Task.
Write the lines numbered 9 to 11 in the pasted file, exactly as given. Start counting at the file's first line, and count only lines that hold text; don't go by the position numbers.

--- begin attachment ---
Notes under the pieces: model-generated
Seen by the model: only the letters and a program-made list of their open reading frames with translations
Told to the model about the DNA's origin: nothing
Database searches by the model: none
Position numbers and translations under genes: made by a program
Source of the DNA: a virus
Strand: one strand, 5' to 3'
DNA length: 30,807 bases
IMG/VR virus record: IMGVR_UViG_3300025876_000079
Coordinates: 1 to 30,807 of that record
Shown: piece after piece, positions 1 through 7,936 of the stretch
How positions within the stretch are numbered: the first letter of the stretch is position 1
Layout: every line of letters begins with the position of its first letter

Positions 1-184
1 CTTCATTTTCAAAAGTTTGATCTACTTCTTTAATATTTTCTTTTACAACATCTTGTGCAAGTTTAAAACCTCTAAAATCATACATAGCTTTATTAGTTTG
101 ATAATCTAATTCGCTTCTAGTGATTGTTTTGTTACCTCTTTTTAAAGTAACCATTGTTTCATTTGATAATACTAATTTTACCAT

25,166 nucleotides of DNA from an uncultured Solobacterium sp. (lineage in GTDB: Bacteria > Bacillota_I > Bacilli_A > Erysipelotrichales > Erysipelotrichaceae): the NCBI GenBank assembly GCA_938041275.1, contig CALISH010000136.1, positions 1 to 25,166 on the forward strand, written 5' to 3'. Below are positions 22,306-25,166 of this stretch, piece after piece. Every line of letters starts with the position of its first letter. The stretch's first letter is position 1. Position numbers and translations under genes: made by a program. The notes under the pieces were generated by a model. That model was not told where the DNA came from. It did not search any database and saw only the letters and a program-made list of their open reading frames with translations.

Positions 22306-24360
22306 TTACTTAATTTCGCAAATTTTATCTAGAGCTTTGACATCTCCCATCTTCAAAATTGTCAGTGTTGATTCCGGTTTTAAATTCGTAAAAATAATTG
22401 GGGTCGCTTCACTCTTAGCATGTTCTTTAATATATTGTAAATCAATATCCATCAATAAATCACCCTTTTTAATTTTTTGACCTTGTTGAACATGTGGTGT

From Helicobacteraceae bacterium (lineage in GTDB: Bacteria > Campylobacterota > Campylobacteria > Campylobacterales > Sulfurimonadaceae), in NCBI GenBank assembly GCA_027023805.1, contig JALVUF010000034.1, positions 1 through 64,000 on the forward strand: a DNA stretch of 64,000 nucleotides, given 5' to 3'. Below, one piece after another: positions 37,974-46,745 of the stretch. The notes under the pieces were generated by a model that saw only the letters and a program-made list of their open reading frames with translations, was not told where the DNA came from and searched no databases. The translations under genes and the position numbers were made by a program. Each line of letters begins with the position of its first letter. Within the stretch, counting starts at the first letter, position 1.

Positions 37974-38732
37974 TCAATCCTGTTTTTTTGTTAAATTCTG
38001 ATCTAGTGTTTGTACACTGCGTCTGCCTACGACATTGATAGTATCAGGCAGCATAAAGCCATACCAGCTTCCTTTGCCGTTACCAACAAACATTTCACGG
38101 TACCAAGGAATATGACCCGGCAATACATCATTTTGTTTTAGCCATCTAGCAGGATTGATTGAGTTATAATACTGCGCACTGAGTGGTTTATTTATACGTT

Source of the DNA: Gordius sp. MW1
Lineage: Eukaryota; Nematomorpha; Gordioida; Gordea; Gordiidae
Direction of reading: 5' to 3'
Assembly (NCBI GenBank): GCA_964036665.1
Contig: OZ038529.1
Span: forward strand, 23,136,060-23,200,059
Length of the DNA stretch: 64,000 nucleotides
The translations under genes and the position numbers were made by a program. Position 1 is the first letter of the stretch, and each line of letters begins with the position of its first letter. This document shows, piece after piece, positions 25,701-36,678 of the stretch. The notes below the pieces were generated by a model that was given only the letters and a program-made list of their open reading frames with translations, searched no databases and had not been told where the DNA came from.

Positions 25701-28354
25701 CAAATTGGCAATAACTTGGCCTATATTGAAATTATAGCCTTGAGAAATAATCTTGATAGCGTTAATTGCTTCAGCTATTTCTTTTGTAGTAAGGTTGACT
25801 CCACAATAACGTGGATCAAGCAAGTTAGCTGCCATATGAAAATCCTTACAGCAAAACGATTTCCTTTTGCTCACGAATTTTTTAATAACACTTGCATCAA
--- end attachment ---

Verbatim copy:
IMG/VR virus record: IMGVR_UViG_3300025876_000079
Coordinates: 1 to 30,807 of that record
Shown: piece after piece, positions 1 through 7,936 of the stretch